Major research activity
My research is related to the structure and evolution of galaxies - the largest building blocks of the universe. Using mainly radio telescopes around the world (e.g. Atacama Large Millimeter/submillimeter Array), I am conducting observational research focused on star formation activity (processes of star forming from interstellar gas clouds) in nearby galaxies, as well as on active galactic nuclei (AGN) - luminous accretion disks around supermassive black holes known to exist at the centers of galaxies. I am a member of the project of constructing a Terahertz Telescope in Antarctica, and a project of conducting a large survey of the nearby galaxies using the Nobeyama Radio Observatory 45-m telescope in Japan.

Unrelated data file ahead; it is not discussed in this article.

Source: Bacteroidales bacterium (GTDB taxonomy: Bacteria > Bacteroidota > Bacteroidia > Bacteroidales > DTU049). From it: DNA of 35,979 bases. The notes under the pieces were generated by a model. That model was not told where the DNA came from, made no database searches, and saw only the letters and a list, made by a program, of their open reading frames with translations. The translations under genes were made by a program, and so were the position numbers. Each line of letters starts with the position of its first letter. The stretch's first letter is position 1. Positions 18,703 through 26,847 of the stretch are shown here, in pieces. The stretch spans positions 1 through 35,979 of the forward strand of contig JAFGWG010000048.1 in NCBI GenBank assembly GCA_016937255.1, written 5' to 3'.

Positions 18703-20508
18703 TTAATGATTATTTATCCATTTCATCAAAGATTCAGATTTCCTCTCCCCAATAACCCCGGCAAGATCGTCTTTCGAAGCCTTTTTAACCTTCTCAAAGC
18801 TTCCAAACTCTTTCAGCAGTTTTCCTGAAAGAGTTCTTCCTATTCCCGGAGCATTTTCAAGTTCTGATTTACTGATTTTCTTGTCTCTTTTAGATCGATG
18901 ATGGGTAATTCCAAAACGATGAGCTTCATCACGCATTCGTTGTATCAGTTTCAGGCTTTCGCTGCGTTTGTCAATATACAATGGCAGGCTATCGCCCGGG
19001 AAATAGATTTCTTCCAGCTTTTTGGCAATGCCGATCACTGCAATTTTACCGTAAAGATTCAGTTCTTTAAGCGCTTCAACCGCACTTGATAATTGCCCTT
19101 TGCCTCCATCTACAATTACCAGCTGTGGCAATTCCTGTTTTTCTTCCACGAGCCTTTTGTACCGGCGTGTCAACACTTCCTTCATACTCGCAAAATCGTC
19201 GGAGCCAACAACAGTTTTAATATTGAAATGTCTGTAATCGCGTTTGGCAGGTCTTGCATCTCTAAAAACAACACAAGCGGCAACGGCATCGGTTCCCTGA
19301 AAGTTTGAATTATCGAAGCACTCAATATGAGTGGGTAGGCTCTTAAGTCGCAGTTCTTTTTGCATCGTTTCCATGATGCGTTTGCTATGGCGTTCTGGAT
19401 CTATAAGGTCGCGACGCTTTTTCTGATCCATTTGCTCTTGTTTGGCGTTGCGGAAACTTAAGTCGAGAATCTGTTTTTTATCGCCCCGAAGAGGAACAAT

I am teaching an introductory graduate course of astrophysics. A wide range of topics is covered from galactic structure (stars and interstellar medium) to the large-scale structure of the visible universe.
Major relevant publications
- Salak, D., Nakai, N., Hatakeyama, T., & Miyamoto, Y. "Gas dynamics and outflow in the barred starburst galaxy NGC 1808 revealed with ALMA", 2016, ApJ, 823, 68
- Salak, D., Nakai, N., & Kitamoto, S. “CO (J=3-2) observations of the starburst galaxy NGC 1808 with ASTE”, 2014, PASJ, 66, 96
- Salak, D., Nakai, N., Miyamoto, Y., Yamauchi, A., & Tsuru, T. G. “Large-field CO (J=1-0) observations of the starburst galaxy M82”, 2013, PASJ, 65, 66